After 35 years of Final Fantasy, what’s next for composer Nobuo Uematsu?


If Nobuo Uematsu’s career was a video game, he beat it a long time ago. The world’s most prestigious orchestras have performed his music from the Final Fantasy series to cheering crowds. Grammy-winning hip-hop producer Knxwledge has flipped his MIDI melodies into slick beats. Musician Jon Batiste has transformed his favorite Final Fantasy songs into big band jazz arrangements and played them to millions of viewers on “The Late Show with Stephen Colbert.” (Batiste’s favorite video game soundtrack is “Final Fantasy VII,” in case you’re wondering.)

What does Uematsu do next? It’s something that the veteran video game composer has finally found some time to reflect on in light of the famed JRPG series’s 35th anniversary. The last game he composed a complete soundtrack for was 2021’s “Fantasian,” an Apple Arcade exclusive created by his friend and Final Fantasy creator, Hironobu Sakaguchi, and it might be his last.

Uematsu devoted all of his “body and spirit” to the project. A typical working day involved waking up at 5 a.m. with music already in his head and composing until 6 p.m. It’s hard to believe that it was only in 2018 that Uematsu announced via a blog post that he was taking an “extended leave of absence” due to the fatigue from wrapping a hectic touring schedule around his composition work. Uematsu worked so hard that he was hospitalized. Sakaguchi had doubts as to whether he’d be able to work on “Fantasian.”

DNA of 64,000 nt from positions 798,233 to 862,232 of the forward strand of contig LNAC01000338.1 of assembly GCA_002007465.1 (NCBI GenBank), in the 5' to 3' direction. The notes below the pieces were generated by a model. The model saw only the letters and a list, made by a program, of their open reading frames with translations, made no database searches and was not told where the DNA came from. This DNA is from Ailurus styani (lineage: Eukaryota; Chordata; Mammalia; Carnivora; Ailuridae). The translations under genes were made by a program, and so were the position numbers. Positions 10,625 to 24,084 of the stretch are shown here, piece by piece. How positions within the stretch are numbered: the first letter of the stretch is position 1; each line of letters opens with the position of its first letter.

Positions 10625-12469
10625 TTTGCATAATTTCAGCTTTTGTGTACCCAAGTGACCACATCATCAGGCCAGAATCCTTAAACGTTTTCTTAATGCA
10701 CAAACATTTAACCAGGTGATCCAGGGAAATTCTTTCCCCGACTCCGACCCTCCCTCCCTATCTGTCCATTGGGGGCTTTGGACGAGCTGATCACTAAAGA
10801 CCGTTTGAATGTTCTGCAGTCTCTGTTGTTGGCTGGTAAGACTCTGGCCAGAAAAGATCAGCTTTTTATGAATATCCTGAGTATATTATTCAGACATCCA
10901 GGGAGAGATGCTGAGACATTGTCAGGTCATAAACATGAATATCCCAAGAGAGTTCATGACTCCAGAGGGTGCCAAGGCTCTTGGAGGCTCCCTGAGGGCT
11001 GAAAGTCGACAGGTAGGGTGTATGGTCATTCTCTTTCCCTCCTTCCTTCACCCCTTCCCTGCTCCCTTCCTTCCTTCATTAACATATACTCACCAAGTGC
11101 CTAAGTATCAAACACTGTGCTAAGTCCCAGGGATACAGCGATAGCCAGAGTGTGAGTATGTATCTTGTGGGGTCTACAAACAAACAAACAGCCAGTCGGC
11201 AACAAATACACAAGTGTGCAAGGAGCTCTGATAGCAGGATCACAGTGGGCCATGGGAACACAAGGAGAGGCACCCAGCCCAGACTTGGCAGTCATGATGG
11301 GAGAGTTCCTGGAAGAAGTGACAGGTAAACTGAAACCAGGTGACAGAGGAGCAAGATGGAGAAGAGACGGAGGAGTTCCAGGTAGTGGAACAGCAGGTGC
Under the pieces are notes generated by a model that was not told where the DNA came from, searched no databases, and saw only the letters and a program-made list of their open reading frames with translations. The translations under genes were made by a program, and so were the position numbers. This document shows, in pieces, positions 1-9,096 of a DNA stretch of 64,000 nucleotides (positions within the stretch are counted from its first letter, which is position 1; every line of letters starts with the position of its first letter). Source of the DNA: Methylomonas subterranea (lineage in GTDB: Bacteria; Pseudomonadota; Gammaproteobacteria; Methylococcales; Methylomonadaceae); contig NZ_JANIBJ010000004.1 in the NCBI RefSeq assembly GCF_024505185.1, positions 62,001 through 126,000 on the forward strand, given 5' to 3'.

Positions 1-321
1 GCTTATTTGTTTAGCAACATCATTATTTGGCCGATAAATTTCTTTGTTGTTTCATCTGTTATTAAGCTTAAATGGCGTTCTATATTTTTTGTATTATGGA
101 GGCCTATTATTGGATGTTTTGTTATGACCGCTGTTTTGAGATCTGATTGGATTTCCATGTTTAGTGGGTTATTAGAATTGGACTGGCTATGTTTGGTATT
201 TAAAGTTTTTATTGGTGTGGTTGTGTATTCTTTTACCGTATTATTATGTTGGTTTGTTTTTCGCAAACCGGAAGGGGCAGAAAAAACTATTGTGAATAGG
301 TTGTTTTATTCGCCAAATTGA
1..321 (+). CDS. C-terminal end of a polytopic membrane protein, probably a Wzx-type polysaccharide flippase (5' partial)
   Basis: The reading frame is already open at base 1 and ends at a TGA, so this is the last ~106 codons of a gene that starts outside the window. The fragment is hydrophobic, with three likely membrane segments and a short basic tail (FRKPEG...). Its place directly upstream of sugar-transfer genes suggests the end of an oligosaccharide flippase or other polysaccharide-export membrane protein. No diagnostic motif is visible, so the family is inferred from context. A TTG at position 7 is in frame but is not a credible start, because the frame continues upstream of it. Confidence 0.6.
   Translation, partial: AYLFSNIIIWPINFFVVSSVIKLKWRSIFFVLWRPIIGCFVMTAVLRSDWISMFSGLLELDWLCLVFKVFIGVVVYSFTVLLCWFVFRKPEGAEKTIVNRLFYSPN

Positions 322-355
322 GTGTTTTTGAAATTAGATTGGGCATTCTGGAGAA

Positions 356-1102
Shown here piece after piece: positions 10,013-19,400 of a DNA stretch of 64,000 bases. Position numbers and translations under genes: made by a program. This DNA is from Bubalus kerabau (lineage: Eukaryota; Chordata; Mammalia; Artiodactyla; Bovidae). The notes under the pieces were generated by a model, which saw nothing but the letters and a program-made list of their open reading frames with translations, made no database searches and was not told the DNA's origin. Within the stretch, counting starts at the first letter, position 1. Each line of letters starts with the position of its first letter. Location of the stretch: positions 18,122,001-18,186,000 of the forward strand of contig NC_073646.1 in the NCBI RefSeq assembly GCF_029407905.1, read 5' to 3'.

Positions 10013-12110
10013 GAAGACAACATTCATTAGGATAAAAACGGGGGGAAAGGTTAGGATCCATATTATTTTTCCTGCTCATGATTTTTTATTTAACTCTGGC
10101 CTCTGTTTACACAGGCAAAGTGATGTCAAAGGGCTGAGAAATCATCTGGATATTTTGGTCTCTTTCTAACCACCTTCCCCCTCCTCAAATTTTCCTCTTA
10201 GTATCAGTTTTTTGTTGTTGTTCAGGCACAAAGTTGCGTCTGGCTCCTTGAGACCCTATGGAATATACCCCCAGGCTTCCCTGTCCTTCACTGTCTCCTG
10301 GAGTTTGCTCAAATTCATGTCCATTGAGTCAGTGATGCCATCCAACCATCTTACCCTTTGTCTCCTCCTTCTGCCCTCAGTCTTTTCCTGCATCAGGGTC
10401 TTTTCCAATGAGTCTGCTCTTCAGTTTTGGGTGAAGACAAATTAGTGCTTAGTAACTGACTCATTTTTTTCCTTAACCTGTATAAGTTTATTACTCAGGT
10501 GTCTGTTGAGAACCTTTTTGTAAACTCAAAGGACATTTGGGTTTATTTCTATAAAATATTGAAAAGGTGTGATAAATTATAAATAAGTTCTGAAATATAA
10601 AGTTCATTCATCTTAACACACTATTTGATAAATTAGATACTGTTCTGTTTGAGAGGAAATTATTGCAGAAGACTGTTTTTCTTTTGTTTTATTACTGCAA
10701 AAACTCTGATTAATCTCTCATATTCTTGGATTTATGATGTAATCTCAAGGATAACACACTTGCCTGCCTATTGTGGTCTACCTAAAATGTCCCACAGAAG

Despite the health concerns, Uematsu told The Washington Post over a video call that he’s now fully recovered. Has his output slowed down at all? Not exactly. His schedule is as busy as ever, and he’s still working similar hours now as he was before the leave of absence.

“The thing is, I don’t really have any downtime. All I do is work!” he said through an interpreter.

That said, Uematsu has spent time reflecting on his legacy and where he invests his creative time.

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“My work has three main pillars at the moment,” Uematsu said. “The first: synthesizer-based solo performances. The second: live performances of theme songs that I wrote for different games with a small group of artists. I play the piano, another member of the group plays percussion, someone else plays the guitar and we have a vocalist as well. The third: writing music and stories by myself and having a voice actor perform the live reading with my music.”